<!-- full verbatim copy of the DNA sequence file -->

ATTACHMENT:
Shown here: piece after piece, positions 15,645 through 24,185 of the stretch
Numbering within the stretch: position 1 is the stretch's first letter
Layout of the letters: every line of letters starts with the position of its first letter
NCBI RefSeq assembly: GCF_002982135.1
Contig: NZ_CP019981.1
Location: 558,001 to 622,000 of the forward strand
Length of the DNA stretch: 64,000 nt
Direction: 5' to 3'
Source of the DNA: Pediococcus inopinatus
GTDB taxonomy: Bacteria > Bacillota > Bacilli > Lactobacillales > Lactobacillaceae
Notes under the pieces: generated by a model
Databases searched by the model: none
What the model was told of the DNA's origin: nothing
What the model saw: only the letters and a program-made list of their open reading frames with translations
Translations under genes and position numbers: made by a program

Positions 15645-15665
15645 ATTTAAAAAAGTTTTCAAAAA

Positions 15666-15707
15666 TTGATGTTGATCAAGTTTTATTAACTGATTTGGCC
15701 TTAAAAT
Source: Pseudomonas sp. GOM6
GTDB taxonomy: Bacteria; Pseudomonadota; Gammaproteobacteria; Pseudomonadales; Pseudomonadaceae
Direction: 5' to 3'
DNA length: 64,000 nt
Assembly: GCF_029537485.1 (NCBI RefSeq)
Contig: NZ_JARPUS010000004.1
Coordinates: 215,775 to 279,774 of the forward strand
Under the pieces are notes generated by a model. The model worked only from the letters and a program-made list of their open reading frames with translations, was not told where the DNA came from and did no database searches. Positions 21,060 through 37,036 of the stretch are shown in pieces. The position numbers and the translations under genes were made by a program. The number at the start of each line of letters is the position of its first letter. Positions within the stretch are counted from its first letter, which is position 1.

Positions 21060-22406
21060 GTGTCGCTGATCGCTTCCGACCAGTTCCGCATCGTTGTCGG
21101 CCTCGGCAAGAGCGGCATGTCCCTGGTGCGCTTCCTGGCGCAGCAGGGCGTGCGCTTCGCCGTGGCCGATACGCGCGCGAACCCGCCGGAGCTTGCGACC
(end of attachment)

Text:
Shown here: piece after piece, positions 15,645 through 24,185 of the stretch
Numbering within the stretch: position 1 is the stretch's first letter
Layout of the letters: every line of letters starts with the position of its first letter
NCBI RefSeq assembly: GCF_002982135.1
Contig: NZ_CP019981.1
Location: 558,001 to 622,000 of the forward strand
Length of the DNA stretch: 64,000 nt
Direction: 5' to 3'
Source of the DNA: Pediococcus inopinatus
GTDB taxonomy: Bacteria > Bacillota > Bacilli > Lactobacillales > Lactobacillaceae
Notes under the pieces: generated by a model
Databases searched by the model: none
What the model was told of the DNA's origin: nothing
What the model saw: only the letters and a program-made list of their open reading frames with translations
Translations under genes and position numbers: made by a program

Positions 15645-15665
15645 ATTTAAAAAAGTTTTCAAAAA

Positions 15666-15707
15666 TTGATGTTGATCAAGTTTTATTAACTGATTTGGCC
15701 TTAAAAT
Source: Pseudomonas sp. GOM6
GTDB taxonomy: Bacteria; Pseudomonadota; Gammaproteobacteria; Pseudomonadales; Pseudomonadaceae
Direction: 5' to 3'
DNA length: 64,000 nt
Assembly: GCF_029537485.1 (NCBI RefSeq)
Contig: NZ_JARPUS010000004.1
Coordinates: 215,775 to 279,774 of the forward strand
Under the pieces are notes generated by a model. The model worked only from the letters and a program-made list of their open reading frames with translations, was not told where the DNA came from and did no database searches. Positions 21,060 through 37,036 of the stretch are shown in pieces. The position numbers and the translations under genes were made by a program. The number at the start of each line of letters is the position of its first letter. Positions within the stretch are counted from its first letter, which is position 1.

Positions 21060-22406
21060 GTGTCGCTGATCGCTTCCGACCAGTTCCGCATCGTTGTCGG
21101 CCTCGGCAAGAGCGGCATGTCCCTGGTGCGCTTCCTGGCGCAGCAGGGCGTGCGCTTCGCCGTGGCCGATACGCGCGCGAACCCGCCGGAGCTTGCGACC